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See Also




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Citations


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Citations



    Other References

    1. Chadwick, Nora Kershaw and J.X.W.P Corcoran. The Celts. London: Penguin, 1790. Print. (ISBN 0140212116).
    2. Williams, Dr Ann. And G.H. Martin . Domesday Book A Complete Translation. London: Penguin, 1992. Print. (ISBN 0-141-00523-8).
    3. Colletta, John P. They Came In Ships. Salt Lake City: Ancestry, 1993. Print.
    4. Crispin, M. Jackson and Leonce Mary. Falaise Roll Recording Prominent Companions of William Duke of Normandy at the Conquest of England. Baltimore: Genealogical Publishing. Print.
    5. Hitching, F.K and S. Hitching. References to English Surnames in 1601-1602. Walton On Thames: 1910. Print. (ISBN 0-8063-0181-3).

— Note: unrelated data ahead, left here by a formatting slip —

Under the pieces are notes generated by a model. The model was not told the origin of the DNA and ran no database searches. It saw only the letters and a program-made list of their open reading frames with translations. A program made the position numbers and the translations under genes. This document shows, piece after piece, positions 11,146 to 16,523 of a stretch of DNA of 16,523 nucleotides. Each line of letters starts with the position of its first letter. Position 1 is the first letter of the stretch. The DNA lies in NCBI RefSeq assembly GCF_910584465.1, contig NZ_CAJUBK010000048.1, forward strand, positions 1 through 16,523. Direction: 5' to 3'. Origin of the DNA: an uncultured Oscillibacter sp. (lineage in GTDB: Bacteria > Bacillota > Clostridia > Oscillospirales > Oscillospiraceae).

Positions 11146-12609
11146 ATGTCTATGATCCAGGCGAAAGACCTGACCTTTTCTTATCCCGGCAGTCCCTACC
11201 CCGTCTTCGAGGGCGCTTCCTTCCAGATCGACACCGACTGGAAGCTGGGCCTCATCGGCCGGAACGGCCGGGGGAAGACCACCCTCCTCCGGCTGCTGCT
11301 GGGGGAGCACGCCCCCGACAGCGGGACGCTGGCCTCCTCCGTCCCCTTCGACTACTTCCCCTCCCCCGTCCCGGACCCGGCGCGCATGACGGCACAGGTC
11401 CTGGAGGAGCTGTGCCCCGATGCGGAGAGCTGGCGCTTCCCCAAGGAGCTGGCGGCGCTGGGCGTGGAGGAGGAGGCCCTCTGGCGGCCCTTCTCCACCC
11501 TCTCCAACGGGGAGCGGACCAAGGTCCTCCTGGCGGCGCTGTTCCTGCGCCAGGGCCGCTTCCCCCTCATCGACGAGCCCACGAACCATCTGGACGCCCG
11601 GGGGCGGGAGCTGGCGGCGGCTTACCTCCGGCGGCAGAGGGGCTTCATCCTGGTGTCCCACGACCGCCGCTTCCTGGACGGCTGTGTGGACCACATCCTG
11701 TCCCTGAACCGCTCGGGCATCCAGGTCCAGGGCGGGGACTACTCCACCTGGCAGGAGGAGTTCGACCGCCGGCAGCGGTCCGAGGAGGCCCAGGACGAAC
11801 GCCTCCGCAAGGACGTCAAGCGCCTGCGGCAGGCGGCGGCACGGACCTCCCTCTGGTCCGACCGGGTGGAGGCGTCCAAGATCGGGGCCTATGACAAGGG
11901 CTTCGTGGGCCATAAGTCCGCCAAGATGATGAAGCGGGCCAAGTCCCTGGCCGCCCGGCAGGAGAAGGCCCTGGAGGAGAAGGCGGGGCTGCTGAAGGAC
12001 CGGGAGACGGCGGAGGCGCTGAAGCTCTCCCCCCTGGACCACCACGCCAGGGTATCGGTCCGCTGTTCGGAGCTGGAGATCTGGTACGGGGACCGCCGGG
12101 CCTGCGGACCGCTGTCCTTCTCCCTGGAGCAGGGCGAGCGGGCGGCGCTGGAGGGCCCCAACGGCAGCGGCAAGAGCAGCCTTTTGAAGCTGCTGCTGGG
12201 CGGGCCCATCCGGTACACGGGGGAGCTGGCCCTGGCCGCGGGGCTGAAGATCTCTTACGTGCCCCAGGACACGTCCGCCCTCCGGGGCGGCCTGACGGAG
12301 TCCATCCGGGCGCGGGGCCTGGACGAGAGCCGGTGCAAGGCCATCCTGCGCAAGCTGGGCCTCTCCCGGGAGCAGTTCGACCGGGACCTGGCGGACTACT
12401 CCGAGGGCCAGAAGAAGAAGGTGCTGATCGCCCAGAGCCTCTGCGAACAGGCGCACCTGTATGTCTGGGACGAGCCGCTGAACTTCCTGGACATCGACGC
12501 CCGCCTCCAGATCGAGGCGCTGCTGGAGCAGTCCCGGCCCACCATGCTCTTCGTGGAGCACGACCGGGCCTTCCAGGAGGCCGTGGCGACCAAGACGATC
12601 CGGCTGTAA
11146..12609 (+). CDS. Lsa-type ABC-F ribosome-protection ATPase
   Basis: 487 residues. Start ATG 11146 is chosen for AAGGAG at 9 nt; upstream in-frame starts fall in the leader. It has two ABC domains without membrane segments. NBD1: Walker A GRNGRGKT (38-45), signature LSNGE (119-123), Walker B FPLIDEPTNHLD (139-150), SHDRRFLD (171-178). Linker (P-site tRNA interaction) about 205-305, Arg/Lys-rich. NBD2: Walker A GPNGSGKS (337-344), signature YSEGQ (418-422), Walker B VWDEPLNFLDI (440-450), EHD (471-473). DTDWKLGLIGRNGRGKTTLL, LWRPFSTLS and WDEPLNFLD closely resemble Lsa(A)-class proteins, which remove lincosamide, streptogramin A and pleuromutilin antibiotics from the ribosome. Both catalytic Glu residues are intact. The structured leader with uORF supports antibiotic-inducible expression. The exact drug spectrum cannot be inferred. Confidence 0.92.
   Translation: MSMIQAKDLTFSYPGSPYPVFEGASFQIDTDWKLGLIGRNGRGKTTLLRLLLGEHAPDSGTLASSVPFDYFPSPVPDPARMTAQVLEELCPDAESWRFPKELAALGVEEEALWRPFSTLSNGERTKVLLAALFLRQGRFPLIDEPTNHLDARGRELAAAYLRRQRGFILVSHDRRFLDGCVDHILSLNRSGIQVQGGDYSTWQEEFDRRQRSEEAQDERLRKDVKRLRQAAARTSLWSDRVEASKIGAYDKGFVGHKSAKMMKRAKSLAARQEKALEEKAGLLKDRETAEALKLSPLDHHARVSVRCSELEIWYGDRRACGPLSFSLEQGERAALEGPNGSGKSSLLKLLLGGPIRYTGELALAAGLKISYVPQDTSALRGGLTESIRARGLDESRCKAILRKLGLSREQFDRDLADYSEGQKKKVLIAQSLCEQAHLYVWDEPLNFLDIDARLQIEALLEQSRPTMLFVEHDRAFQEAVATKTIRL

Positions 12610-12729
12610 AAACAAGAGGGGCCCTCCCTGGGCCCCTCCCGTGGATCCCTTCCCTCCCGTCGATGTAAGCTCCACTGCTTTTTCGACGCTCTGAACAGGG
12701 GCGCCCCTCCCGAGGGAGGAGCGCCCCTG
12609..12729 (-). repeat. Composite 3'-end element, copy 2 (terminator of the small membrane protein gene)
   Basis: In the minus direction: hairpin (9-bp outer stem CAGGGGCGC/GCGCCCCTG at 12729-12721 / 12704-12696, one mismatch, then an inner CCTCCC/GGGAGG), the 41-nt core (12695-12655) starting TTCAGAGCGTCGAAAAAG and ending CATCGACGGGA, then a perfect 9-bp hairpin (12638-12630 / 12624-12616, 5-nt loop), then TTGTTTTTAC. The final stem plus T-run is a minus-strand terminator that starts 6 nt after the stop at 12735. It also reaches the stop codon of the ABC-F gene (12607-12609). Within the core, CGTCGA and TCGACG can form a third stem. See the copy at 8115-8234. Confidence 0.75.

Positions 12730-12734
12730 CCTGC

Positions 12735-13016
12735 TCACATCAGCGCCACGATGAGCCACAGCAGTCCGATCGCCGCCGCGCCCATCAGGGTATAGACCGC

6. Browning, Charles H. Americans of Royal Descent. Baltimore: Genealogical Publishing. Print.
    7. Papworth, J.W and A.W Morant. Ordinary of British Armorials. London: T.Richards, 1874. Print.
    8. Elster, Robert J. International Who's Who. London: Europa/Routledge. Print.
    9. Egle, William Henry. Pennsylvania Genealogies Scotch-Irish and German. Harrisburg: L.S. Hart, 1886. Print.
    10. Passenger Lists of Vessels Arriving at Galveston Texas 1896-1951. National Archives Washington DC. Print.
    11. ...

    The Mansvile Family Crest was acquired from the Houseofnames.com archives. The Mansvile Family Crest was drawn according to heraldic standards based on published blazons. We generally include the oldest published family crest once associated with each surname.

    This page was last modified on 26 August 2016 at 11:11.